News

First Field Test on the Way of St. Benedict

General Information

Following the field tests carried out on the French Way of St. James aimed at publishing the first universal guide, SANTIAGO PER TUTTI (Santiago for All), released by Terre di Mezzo in March 2015, Free Wheels Onlus is now involved in the SA.BE.R Universal project intended to develop an accessible tourism offer both on the Way of St. James and St. Benedict, the latter being the Patron Saint of Europe. Due to the earthquake that hit Amatrice and the sorrounding area on August 24th, 2016 thus severly affecting the Umbria areas along the Way, the field test had to be split in two stages. On September 2016, Free Wheels started in Rieti and covered the entire route to Cassino. The way runs through the provinces of Rome and Frosinone on paved and safe roads passing by the places located along the walking route.

Facts and figure of the Way of St. Benedict

  • 370 km of which 270 km covered by handbike, electrically powered wheel chair, bike and a minivan
  • 14 days and 4 people to assess the accessibility of the area
  • 1 region and 3 provinces crossed
  • 36 towns and villages surveyed
  • ~ 150 accommodation geo-referenced
  • ~ 1500 points of interest geo-referenced

Our team

Two skilled IT people created a data base of 221 accommodations addressing each and every municipality on the territory. The data base was complemented with recently opened accommodation detected during the field test.

Three people with a surveying experience on the Way of St. James and Via Francigena and familiar with persons with special needs assessed the accessibility of accommodations, services and route features coordinated by the responsible of the project, Pietro Scidurlo, a mobility-impaired person and co-author of the guide Santiago per Tutti.

A coordinator/qualified translator developed the assessment sheets for the evaluation of the route, accommodations and services together with Pietro and the foreign partners of the SA.BE.R Project.

Assessment of the route

The entire area is marked by hills and mountains, the lack of Accessibility Plans and/or measures to remove architectural barriers by the public administration. This provided us with a clear picture of the actual complexity we would face. The only reliable source of information we could obtain was the guide to The Way of St. Benedict by Simone Frigani, published by Terre di Mezzo.

Additionally, the Association of the Friends of the Way of St. Benedict coordinated by Maurizio Forte supported us in the day-to-day contacts with the local administration thus making us the survey of the larger towns easier.

The section of the route covered runs entirely through the Latium region; it is marked by hills, long stretches along valleys and upland as well as challenging ascents to reach the towns that provide accommodations facilities. The assessment was carried out on approx. 70% of the entire route.

Assessment of services and accommodation facilities

In respect of the accessibility of services and accommodations, the situation is not brilliant. Services have been evaluated as accessible/unaccessible or partially accessible according to the following criteria: no hindrance to access the facility, a spacious and/or adapted WC or just one of the criteria.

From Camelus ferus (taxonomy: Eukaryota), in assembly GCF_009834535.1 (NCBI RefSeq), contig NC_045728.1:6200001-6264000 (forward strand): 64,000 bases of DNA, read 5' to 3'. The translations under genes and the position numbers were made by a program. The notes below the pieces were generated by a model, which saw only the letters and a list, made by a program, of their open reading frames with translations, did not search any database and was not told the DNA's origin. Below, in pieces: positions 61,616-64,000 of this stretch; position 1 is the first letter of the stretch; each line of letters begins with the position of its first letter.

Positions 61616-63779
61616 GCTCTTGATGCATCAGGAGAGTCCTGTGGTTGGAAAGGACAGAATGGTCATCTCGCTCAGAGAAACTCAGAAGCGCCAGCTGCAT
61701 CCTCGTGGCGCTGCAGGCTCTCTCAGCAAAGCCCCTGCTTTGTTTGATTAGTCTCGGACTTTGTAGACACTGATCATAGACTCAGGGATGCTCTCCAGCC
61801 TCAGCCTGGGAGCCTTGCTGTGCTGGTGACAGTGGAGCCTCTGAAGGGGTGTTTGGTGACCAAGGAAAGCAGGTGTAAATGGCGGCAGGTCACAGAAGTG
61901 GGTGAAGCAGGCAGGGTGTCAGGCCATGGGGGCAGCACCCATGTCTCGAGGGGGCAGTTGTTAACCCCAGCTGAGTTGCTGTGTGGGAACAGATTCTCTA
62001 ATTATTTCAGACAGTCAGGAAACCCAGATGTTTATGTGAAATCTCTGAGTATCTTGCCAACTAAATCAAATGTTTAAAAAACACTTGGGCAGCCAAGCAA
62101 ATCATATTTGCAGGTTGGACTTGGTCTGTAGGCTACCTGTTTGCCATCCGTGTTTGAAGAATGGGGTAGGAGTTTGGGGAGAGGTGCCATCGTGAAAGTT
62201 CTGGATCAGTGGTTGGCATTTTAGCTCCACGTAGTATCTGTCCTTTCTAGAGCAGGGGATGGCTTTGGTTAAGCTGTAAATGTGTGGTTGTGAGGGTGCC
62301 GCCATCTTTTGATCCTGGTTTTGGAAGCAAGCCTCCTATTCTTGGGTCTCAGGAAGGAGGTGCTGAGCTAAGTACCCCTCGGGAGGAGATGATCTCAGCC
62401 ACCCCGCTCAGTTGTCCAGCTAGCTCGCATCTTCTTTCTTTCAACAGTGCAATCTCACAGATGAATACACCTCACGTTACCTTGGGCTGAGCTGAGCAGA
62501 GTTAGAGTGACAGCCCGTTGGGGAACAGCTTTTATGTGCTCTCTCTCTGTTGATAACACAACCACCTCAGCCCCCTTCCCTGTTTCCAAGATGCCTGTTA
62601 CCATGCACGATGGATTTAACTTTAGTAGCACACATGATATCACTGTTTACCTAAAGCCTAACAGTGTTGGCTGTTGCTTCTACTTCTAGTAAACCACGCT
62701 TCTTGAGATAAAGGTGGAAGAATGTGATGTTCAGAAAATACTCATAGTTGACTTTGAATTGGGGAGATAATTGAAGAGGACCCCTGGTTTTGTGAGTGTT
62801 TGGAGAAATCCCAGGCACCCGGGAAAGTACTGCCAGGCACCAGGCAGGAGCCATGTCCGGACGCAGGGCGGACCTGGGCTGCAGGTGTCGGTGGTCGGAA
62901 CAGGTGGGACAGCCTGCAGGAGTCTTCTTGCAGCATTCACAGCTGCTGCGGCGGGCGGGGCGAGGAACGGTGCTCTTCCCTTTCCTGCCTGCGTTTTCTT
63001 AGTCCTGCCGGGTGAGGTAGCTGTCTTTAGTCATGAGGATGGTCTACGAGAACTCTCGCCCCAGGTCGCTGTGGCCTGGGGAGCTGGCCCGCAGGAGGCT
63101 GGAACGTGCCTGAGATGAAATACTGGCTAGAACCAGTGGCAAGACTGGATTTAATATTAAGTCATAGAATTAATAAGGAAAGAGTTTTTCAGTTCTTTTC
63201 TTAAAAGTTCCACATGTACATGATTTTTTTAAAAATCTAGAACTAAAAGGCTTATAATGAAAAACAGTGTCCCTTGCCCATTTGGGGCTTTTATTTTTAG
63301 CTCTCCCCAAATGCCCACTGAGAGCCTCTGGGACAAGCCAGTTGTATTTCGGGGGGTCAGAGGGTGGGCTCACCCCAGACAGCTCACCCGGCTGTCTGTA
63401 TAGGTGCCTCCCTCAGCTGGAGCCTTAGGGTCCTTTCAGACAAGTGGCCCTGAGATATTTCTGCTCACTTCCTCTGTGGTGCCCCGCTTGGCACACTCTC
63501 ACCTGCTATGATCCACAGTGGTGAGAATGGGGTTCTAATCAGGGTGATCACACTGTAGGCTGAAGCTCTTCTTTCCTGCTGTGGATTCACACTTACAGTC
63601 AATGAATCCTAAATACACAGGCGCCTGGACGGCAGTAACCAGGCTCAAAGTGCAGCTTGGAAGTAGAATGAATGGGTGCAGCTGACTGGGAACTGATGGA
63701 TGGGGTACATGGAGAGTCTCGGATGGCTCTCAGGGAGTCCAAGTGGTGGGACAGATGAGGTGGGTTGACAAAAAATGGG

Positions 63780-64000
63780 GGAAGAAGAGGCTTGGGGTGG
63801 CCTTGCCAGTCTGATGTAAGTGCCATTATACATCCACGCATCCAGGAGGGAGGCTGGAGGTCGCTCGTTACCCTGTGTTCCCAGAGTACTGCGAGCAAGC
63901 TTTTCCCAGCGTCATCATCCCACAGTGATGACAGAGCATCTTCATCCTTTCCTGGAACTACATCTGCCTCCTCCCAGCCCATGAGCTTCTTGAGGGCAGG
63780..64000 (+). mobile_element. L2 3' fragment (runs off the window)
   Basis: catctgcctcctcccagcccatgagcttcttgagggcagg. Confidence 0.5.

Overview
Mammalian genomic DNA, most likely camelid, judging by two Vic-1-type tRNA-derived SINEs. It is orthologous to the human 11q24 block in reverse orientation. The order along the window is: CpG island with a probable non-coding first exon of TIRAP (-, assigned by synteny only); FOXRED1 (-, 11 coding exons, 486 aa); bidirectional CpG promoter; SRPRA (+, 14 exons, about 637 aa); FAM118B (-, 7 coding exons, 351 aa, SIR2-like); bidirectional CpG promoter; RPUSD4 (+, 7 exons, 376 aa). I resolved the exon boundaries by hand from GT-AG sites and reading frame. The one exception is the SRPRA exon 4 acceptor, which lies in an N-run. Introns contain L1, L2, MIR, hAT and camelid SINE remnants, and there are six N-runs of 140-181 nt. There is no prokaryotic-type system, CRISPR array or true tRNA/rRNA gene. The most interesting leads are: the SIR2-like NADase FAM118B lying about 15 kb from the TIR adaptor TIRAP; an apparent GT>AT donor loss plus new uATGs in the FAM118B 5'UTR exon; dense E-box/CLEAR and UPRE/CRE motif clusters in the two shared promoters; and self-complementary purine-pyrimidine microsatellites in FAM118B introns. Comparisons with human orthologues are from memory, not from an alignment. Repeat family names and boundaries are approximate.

The points of interest with relevant waypoints concerning the services evaluated will be completed in short.

With regard to the accommodation facilities, the picture is not encouraging: only 15,43% is accessible, 36% is unaccessible, 13,14% is difficult to access and 35,43% could not be assessed as the facility was closed or not interested in the project.

Legs Accessible Accom Unaccessible Accom Partially accessible Accom Accom not evaluated Total Route Average % of accessibility
 12
 12

27

63

23

62

175

Rieti – Cassino

15,76%

 

 

The picture is gloomy, however a complete and detailed survey of the territory lays the foundations to develop quality reception facilities without discrimination.

Conclusions and results

Until a few years ago, people with special needs could not possibly think of experiencing a cultural/religious/touristic route. The Guide “Santiago per Tutti” marked a turning point in terms of the accurate and reliable information provided which is still consistent for the majority of accommodations that may be subject to changes over time.

The results achieved sofar on the Way of St. Benedict are:

The first walking route surveyed in Italy: 270 km entirely on paved roads between Rieti and Cassino

An accurate and geo-referenced survey of the existing services and accommodations and their relevant level of accessibility

A precise indication of the critical issues to carry out targeted actions

An opportunity to increase awareness among public administration, tourism providers and local communities active along these culturale routes.

A detailed picture to start from to design adapted destination packages

An objective assessment of the equipments available to design adapted packages: electrically powered wheel chair, manual or hybrid handbike, etc.

First Field Test on the Way of St. Benedict carried out by Free Wheels onlus on September  2016
First stage Rieti – Cassino

Leave a Reply

Your email address will not be published. Required fields are marked *